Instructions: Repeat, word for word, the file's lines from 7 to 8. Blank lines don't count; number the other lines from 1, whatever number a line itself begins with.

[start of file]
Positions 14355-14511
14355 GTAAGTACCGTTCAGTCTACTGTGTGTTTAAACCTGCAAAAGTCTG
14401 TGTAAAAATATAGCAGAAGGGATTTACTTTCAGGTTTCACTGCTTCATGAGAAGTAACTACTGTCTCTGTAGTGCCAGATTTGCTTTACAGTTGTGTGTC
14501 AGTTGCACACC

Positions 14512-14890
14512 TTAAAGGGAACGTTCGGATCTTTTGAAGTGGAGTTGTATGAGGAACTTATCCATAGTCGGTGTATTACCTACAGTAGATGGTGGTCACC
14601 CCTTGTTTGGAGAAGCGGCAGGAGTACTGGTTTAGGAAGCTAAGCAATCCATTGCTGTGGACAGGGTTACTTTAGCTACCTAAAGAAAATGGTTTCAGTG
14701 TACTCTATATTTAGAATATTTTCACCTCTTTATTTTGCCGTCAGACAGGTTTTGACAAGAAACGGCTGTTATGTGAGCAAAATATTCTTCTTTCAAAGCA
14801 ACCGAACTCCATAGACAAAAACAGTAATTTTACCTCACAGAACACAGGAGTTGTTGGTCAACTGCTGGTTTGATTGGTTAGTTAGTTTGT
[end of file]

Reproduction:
14601 CCTTGTTTGGAGAAGCGGCAGGAGTACTGGTTTAGGAAGCTAAGCAATCCATTGCTGTGGACAGGGTTACTTTAGCTACCTAAAGAAAATGGTTTCAGTG
14701 TACTCTATATTTAGAATATTTTCACCTCTTTATTTTGCCGTCAGACAGGTTTTGACAAGAAACGGCTGTTATGTGAGCAAAATATTCTTCTTTCAAAGCA